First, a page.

There was also a significant decrease in the extent to which the average private sector worker in Downstate New York, excluding the financial sector, earns more than the U.S. average. This had a strange effect on my adjusted data. Although New York City’s instructional wages and benefits per student decreased 1.6% from FY 2010 to FY 2011 on an unadjusted basis, they increased 2.0% on an adjusted basis – because the city’s teachers were still getting richer per student relative to what other workers were paid (and thus the taxes they could afford). Thus I adjusted the per student figures for NYC and the Downstate Suburbs downward to make them comparable with the U.S. average, but not by as much as before.
The first spreadsheet compared spending in FY 2010 to FY 2011 on a nominal (not inflation adjusted) basis, and FY 2008 with FY 2011 on an inflation adjusted basis. It is here, and set to print on two 8 ½ by 11 pages, at least in my version of Excel.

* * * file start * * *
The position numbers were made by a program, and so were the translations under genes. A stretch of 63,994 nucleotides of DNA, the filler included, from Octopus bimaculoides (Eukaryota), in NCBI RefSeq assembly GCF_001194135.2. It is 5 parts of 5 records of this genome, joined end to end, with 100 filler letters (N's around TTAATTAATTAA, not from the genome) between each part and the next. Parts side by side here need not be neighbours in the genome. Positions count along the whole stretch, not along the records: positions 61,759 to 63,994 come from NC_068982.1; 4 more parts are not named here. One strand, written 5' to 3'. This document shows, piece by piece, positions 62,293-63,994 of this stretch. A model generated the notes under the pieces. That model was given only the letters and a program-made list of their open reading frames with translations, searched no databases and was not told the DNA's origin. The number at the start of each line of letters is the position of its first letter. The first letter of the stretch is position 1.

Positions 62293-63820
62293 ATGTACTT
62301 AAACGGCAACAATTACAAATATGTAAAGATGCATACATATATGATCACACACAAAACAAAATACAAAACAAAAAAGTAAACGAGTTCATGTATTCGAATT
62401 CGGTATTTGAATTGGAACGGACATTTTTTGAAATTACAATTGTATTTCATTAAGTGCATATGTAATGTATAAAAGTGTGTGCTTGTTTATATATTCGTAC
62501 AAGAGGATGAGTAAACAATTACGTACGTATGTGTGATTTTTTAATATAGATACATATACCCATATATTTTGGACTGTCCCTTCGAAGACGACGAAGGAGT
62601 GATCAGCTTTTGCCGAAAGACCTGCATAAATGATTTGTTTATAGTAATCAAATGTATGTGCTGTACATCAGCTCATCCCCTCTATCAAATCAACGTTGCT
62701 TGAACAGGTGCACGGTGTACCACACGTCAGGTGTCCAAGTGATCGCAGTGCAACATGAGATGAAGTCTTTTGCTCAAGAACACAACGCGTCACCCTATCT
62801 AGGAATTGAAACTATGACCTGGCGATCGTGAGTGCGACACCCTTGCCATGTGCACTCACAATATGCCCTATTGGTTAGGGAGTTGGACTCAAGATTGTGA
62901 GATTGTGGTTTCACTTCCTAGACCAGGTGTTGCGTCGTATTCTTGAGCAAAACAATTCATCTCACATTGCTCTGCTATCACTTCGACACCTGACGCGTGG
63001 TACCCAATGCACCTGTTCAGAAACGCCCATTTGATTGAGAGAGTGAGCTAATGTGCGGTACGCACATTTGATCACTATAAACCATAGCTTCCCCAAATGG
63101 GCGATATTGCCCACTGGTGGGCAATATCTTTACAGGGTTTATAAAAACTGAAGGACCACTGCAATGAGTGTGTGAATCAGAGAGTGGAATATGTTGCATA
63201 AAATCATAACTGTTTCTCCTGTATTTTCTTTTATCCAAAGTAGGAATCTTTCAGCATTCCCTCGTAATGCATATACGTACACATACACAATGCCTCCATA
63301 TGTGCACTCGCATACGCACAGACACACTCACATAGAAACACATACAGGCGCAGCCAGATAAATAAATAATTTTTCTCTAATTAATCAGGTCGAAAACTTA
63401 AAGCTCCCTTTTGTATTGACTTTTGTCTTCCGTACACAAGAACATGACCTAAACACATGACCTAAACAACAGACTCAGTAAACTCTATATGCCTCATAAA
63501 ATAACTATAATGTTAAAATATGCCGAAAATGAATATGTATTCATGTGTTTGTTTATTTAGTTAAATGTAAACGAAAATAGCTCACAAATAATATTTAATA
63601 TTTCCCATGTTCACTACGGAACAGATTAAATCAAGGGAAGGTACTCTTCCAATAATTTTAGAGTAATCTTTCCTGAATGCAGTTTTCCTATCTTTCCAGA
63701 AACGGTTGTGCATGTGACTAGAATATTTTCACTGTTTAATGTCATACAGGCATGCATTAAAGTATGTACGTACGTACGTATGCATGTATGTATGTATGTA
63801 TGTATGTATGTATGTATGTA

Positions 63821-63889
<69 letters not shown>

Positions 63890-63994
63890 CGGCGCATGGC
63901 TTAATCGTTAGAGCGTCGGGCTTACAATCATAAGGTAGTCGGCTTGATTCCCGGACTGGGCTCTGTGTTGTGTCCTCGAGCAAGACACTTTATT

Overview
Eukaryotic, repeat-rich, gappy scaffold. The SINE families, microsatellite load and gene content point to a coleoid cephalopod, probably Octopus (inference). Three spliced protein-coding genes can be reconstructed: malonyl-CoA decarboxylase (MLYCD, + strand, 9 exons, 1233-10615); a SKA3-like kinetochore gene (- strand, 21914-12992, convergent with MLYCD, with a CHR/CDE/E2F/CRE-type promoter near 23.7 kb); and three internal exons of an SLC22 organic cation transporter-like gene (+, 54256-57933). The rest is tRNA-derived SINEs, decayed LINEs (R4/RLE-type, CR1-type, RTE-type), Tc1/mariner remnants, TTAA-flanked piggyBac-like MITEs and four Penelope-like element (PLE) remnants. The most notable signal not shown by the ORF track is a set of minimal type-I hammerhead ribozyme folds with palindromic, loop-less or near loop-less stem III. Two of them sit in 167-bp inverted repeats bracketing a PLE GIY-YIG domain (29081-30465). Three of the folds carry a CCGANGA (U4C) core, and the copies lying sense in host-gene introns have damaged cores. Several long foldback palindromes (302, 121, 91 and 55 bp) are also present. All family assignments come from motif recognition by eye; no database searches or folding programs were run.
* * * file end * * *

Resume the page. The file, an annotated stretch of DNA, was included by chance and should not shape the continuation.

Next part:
Without adjustment, from FY 2010 to FY 2011 total school spending per student fell 1.1% in the U.S. and 4.1% in New York City, but it increased 2.3% in the Downstate Suburbs and 0.8% in Upstate New York. The main factor in the New York City decrease was a 25.5% plunge in capital expenditures. The city’s instructional wages and salaries per student fell 4.0%, as teachers who retired early were not replaced and class sizes increased, and its instructional benefits per student increased only 2.7% as the cost of that early retirement pension deal was not fully paid for. The per student wages and benefits of the Downstate Suburbs increased 3.7%, to more than the NYC figure, due to an 11.9% increase in benefits, as the state increased the pension contribution requirement. Per student spending on instructional benefits increased 10.9% in Upstate New York, for the same reason. In subsequent years NYC has admitted additional pension increases are required, though not to the extent necessary, and it is likely that NYC’s instructional wages and salaries per student are back on top of the Downstate Suburbs average.